View a Michigan Tech Engineering Channel YouTube Video of “Detroit High School Students Visit Michigan Tech”

View Pictures posted on the College of Engineering Photo Gallery Flickr

See the WLUC TV 6 Television News article “Detroit students visit the Keweenaw at Michigan Tech University “

Daily Mining Gazette article “Tech Tour” (cannot be seen without subscription)

Michigan Tech Dean of Engineering Wayne Pennington has lunch with visiting students.
Michigan Tech Dean of Engineering Wayne Pennington has lunch with visiting students.

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Great Lakes Investigations Aboard Michigan Tech’s Research Vessel Agassiz

IMG_5772Great Lakes Investigations Aboard Michigan Tech’s Research Vessel Agassiz from June 15 to July 15, 2015 for Students in Grades 4‐12 ~ Fun! FREE! Educational!
Ride the Waves with GM invites Copper Country youth in Grades 4‐12 to join scientists from Michigan Tech’s Great Lakes Research Center in the exploration of Lake Superior, Keweenaw Bay and/or Portage Lake.

Programs are 3‐4 hours in length—with 1.5‐2 hours on the Agassiz and 1.5 hours in the lab. The Agassiz will accommodate up to 17 youth/
chaperones (minimum of 10 is required).

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Aquatic Food Web & Lab Investigation ~ Measure water quality and collect samples to examine in the lab to find out “How Do You Make A Lake Trout?” All ages.

RidetheWaves.Flyer 06.10.15 GE

To make reservations, call or email:
Michigan Tech Center for Science & Environmental Outreach
Phone: 906‐487‐3341
Email: Lloyd Wescoat lwescoat@mtu.edu
Joan Chadde jchadde@mtu.edu
Provide number of students and 3 date/time options

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2015 Summer Science Camps

IMG_2122Several 2015 Summer Science Camps were held at Michigan Tech’s Great Lakes Research Center. There were two sessions, one for grades one through three and another for grades four through six.

Grades 1-3: Wonders of Space

Explore the earth and its place in the solar system, investigate the planets, moons and other celestial objects in our galaxy, plus types of stars and other aspects of space–nebulae and black holes. Marvel over the history of space exploration and launch a rocket. Always lots of hands on activities

Grades 4-6: Science All Around

Investigate a variety of science topics from chemistry to geology, wolf and moose to ecology. Take a trip on Michigan Tech’s research vessel Agassiz to learn about fresh water ecology, visit a limnology lab and engage in many exciting activities. Instructors include Michigan Tech faculty, staff and students.

Sessions are June 16, 17 and 18, from 9 a.m. to 4 p.m. (students bring their own lunch).
These camps were sponsored by the Western Upper Peninsula Center for Science, Mathematics and Environmental Education.

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More Photos at Flickr Gallery

STEM Immersion on Isle Royale

IMG_0702 (2) (1280x853)A group of 13 Keweenaw Bay Indian Community youth took part in an immersion experience in Science, Technology, Engineering and Math (STEM) education and careers, May 26 to 30, 2015 on Isle Royale. The program, entitled “MAAMAADIZI II”, was co-sponsored by the Keweenaw Bay Indian Community, the Cedar Tree Institute of Marquette, the Isle Royale Institute and Michigan Tech’s Ride the Waves with General Motors Program. MAAMAADIZI, meaning “the Journey begins” in the Anishinaabe language, sought to immerse students in a wilderness environment rich in both scientific and spiritual content. A diverse community participated in the Journey, including spiritual advisors, artists, scientists, chaperones, graduate student mentors and KBIC drummers … a grand party of 32 travelers. Isle Royale National Park provided an ideal wilderness setting for this important work.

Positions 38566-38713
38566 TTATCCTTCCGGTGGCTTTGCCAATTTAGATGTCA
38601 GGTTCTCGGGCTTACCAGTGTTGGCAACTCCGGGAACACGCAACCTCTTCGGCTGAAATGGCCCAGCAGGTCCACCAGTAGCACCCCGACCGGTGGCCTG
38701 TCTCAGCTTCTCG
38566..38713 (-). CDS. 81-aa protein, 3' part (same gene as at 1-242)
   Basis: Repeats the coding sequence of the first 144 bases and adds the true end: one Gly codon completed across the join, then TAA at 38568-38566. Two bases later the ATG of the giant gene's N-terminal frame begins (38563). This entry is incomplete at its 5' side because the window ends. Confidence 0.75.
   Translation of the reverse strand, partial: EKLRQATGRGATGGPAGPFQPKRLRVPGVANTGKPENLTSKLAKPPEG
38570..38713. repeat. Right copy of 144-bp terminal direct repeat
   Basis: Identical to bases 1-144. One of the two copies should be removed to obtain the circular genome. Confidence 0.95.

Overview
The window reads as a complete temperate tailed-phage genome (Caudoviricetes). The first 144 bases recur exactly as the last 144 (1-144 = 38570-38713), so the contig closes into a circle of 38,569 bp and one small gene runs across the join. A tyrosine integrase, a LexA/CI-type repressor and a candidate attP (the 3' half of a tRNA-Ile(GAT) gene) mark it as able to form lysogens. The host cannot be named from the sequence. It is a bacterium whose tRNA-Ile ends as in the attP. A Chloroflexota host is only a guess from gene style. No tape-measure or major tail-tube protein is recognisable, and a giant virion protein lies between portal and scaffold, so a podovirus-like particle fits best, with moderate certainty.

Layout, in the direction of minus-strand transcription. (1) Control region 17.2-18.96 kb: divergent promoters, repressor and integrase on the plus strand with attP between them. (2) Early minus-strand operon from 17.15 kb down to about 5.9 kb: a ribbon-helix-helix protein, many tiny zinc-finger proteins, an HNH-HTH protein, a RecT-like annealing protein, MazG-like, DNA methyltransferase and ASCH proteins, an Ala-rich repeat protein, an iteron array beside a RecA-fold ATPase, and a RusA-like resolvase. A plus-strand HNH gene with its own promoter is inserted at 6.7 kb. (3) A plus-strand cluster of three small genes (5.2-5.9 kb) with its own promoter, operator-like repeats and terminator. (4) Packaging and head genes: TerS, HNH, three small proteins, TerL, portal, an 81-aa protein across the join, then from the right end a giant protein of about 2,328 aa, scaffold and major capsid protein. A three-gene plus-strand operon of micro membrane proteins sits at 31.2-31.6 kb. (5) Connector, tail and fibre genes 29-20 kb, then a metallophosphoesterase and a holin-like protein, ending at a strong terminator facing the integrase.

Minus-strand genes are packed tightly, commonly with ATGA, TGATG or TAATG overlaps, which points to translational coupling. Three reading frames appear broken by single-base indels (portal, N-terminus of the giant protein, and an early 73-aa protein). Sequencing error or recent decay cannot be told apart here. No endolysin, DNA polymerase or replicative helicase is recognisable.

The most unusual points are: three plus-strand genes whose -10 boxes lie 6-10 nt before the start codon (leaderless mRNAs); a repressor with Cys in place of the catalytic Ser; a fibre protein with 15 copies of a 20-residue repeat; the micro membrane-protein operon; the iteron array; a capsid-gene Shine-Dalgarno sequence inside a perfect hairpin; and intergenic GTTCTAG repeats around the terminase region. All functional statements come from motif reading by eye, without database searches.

The Michigan Tech team of 6 members traveled to Isle Royale aboard the R/V Agassiz with Captain Stephen Roblee at the helm; the rest of the party came across on the MV Ranger III. Once on the island, the R/V Agassiz provided transport to campsites, ferry service for on-island field trips and served as a platform for STEM offerings. KBIC students, MTU graduate student mentors and chaperones camped for two nights at Daisy Farm, with the entire party moving to Tobin Harbor Cottages for the last two nights.

STEM Science was presented through water quality measurements (light and temperature sensors, Secchi disk transparency) and collections (plankton and bottom organisms) made in Moskey Basin and in the open lake from the R/V Agassiz. Samples were examined on board using microscopes and dissecting scopes. The STEM Science program was led by Dr. Marty Auer of Michigan Tech supported by graduate student mentors Varsha Raman, Aubrey Scott and Nathan Zgnilec.

STEM Math was presented within the context of mass and compass (on land, Jon Magnuson, Cedar Tree Institute) and vessel navigation (on the water, Stephen Roblee, MTU). Hikes to Mount Ojibway and an R/V Agassiz cruise around ice-encrusted Blake Point to a shipwreck site on the Palisades provided the venue for STEM Math offerings.

Students also participated in Art and Spirit Projects led by artist and illustrator Diana Magnuson of the Cedar Tree Institute. Ken Vrana, Director of the Isle Royale Institute, guided students on hikes and on field trips to Rock Harbor Lighthouse, Edisen Fishery and the Island home of the Isle Royale Wolf-Moose Project hosted by MTU’s Rolf and Candy Peterson.

The Journey was wrapped up with a Feast prepared by the Rock Harbor Lodge, a Ceremony hosted by the Keweenaw Bay Indian Community Drum and an evening campfire with S’mores.

The KBIC, particularly Lori Sherman and chaperones Richard Wickstrom and Katrina Ravindran, deserves special thanks for logistical and financial support. The Isle Royale Institute contributed financial and made other contributions which greatly enriched the experience. The R/V Agassiz and Captain Stephen Roblee were made available through Ride the Waves with General Motors. Wilderness STEM experiences with KBIC youth were originated in 2013 by Jon Magnuson of the Cedar Tree Institute and Marty Auer of Michigan Tech and, with support from General Motors are now in their third year.